Access While Waiting for Ownership: What to Do While Facing a Furniture Delay
Managing supply chain disruptions effectively requires bridging the gap between your permanent furniture and equipment and your immediate needs and desires to bring employees back to the workplace. Marcum notes, “Recognizing that it may not have the same look or aesthetic as their permanent choices will have, furniture rental can provide the same function and utilization of space in order to manage that large capital investment that is office space.”
Additionally, when you choose access over ownership, it gives you an opportunity to gain a deeper understanding of how and where employees use space, which is critical before making a large capital investment that you’ll be locked into for decades. With ownership, you’ve got a fixed asset that’s a considerable expense. Even under normal circumstances, it requires a lead time of at least eight weeks, notwithstanding manufacturing delays or shipping snafus. In today’s climate, it could be twice that amount of time or longer.
Access, on the other hand, opens up your options and gives you a viable alternative to waiting to open until your furniture arrives. When you’re looking at access vs. ownership, there are four main questions to consider. Ask yourself:
- How can I ensure flexibility during my delay? By renting furniture, you gain the ultimate flexibility. You can change up the aesthetic, switch your floor plan and design, scale quickly or downsize depending on your changing needs.
- What is my upfront investment while I wait? When you buy office furniture, it requires a large outlay of cash. When you opt for access, you’ll have monthly payments that are based on what you need right now, and when your permanent furniture arrives, you can opt-out and those monthly payments end.
- What is my long-range investment while I wait? One of the beautiful things about access is the low risk it carries. When you opt to rent furniture with CORT, we own those assets and take care of all the servicing. You don’t need to worry about repairs, the cost of replacing items, or what happens when you need to modify your plans.
- How important is speed to market if I wait vs. if I choose office furniture rental? While you could be waiting months (or longer) for your permanent office furniture and equipment, renting furniture gives you nearly instant access in comparison. Within as little as three to five days, everything could be delivered and set up for you.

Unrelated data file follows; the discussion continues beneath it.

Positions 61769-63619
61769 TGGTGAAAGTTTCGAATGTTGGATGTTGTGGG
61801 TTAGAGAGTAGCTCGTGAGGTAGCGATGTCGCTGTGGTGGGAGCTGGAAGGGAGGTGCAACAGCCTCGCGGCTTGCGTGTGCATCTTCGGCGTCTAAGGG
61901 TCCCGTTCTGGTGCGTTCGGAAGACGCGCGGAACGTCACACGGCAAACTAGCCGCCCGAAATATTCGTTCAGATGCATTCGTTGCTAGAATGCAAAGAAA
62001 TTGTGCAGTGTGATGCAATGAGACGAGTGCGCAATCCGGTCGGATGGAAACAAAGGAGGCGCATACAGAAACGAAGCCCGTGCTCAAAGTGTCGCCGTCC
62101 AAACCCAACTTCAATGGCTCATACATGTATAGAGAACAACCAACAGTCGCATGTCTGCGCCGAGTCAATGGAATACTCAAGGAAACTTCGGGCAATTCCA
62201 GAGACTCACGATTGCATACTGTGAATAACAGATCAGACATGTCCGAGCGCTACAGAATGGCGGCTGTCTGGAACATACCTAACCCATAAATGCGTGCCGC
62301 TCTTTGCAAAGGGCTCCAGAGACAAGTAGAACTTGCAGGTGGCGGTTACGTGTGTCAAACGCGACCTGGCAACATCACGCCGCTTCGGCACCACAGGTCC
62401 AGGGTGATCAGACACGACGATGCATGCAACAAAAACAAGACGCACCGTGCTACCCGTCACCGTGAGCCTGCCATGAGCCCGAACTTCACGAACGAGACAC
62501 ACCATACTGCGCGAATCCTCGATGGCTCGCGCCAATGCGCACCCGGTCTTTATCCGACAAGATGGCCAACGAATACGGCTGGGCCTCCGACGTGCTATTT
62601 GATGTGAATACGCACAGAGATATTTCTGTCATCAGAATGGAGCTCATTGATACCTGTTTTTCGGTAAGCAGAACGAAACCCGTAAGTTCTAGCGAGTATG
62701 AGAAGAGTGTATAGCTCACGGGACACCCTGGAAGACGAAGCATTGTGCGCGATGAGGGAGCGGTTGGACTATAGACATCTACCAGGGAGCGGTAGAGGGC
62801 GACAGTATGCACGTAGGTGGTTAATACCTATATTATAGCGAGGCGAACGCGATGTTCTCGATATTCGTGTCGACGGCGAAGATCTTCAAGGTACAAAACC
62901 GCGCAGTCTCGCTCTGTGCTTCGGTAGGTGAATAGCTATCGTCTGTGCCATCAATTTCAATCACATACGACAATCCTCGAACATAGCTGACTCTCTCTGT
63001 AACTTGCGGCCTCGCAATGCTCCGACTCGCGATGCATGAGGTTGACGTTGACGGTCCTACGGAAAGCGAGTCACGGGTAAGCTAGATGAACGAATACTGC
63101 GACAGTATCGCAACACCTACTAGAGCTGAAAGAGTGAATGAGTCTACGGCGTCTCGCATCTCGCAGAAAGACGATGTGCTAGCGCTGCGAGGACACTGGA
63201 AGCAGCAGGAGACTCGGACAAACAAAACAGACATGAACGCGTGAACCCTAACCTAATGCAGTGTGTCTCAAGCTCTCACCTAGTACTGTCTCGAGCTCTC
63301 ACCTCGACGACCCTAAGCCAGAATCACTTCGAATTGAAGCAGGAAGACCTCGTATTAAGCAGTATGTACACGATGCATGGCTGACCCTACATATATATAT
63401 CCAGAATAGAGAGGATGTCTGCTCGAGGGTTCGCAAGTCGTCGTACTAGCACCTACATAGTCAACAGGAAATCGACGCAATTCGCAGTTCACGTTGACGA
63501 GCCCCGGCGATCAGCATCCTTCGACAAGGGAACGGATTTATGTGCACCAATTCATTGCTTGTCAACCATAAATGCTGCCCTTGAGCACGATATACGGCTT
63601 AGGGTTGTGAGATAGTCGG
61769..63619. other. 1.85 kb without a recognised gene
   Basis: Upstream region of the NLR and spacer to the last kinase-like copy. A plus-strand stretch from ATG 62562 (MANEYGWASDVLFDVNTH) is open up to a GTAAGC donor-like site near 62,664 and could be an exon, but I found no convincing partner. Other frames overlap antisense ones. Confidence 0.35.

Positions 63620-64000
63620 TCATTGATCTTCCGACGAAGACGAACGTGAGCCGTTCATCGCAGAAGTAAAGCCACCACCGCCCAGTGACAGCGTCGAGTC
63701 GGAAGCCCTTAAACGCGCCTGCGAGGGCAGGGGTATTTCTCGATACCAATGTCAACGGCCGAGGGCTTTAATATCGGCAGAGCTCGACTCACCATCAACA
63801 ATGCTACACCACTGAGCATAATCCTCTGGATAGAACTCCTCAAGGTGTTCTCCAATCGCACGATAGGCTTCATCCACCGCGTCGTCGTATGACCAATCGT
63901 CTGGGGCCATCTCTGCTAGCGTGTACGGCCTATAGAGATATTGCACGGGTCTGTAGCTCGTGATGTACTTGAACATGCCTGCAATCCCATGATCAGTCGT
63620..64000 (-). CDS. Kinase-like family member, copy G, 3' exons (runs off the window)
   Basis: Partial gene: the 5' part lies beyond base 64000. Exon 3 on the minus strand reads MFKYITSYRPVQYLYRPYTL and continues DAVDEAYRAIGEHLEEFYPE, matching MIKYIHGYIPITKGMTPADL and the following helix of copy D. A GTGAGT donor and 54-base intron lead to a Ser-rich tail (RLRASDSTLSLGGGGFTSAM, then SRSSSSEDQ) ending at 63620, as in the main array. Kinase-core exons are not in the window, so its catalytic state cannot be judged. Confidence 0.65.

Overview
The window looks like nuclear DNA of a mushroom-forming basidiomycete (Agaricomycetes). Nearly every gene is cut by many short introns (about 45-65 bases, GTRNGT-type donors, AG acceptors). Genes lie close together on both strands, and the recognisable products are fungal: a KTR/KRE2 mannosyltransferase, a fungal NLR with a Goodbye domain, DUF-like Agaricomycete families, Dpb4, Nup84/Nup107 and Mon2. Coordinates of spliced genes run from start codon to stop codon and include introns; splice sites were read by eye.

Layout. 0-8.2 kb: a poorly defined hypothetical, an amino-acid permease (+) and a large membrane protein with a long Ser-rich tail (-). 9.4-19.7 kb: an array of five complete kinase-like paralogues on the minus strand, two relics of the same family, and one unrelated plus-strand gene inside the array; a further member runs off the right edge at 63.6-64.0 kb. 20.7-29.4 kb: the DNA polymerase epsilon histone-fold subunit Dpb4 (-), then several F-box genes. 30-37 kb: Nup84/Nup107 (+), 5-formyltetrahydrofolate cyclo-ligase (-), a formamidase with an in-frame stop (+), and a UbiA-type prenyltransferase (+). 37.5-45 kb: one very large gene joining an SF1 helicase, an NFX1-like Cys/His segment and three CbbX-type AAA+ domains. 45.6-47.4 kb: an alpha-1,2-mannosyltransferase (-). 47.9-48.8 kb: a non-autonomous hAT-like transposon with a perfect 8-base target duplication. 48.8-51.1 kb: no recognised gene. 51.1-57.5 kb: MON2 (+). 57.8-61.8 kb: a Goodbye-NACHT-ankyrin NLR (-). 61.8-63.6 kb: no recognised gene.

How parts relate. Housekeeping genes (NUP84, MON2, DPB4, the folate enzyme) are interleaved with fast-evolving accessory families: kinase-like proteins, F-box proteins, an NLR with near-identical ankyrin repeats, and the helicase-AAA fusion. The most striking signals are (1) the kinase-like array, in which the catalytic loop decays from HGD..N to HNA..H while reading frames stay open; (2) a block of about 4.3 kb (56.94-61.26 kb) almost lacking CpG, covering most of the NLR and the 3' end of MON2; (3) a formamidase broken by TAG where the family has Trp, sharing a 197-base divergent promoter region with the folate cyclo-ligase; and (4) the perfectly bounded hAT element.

How to Overcome Supply Chain Disruptions with CORT
Since the early days of the pandemic, if we’ve learned anything, it’s this: flexibility, agility, and adaptability are critical for responding quickly to disruptions of any kind.
CORT’s Furniture-as-a-Service™ (FaaS) model provides organizations with the ability to pivot quickly, with low risk – providing organizations with the room to experiment with the workplace while still meeting their current business goals as well as the ability to quickly change things up where they’re needed in the future.
Given the supply chain disruptions upending plans and strategies across the globe, CORT has helped businesses reimagine their workplaces and reopen even while waiting for their permanent furniture and equipment.
In 2021, CORT worked with Gilbane, a national construction and facility management company, to complete a project on a higher education campus. While facing a 3-4 month delay in the delivery of their permanent furniture for an academic building, Gilbane turned to CORT for our availability of furniture to meet their client’s need. Because CORT assumes all the risk, we supplied access to furnishings for school operations, teacher offices, as well as group seating from day one of the academic year.
Are you ready to work with CORT Furniture Rental? Take the next step and discover the benefits of FaaS for returning to the office and so much more. You can also explore our website to learn more about how we can help you rethink your office space to better suit your changing needs.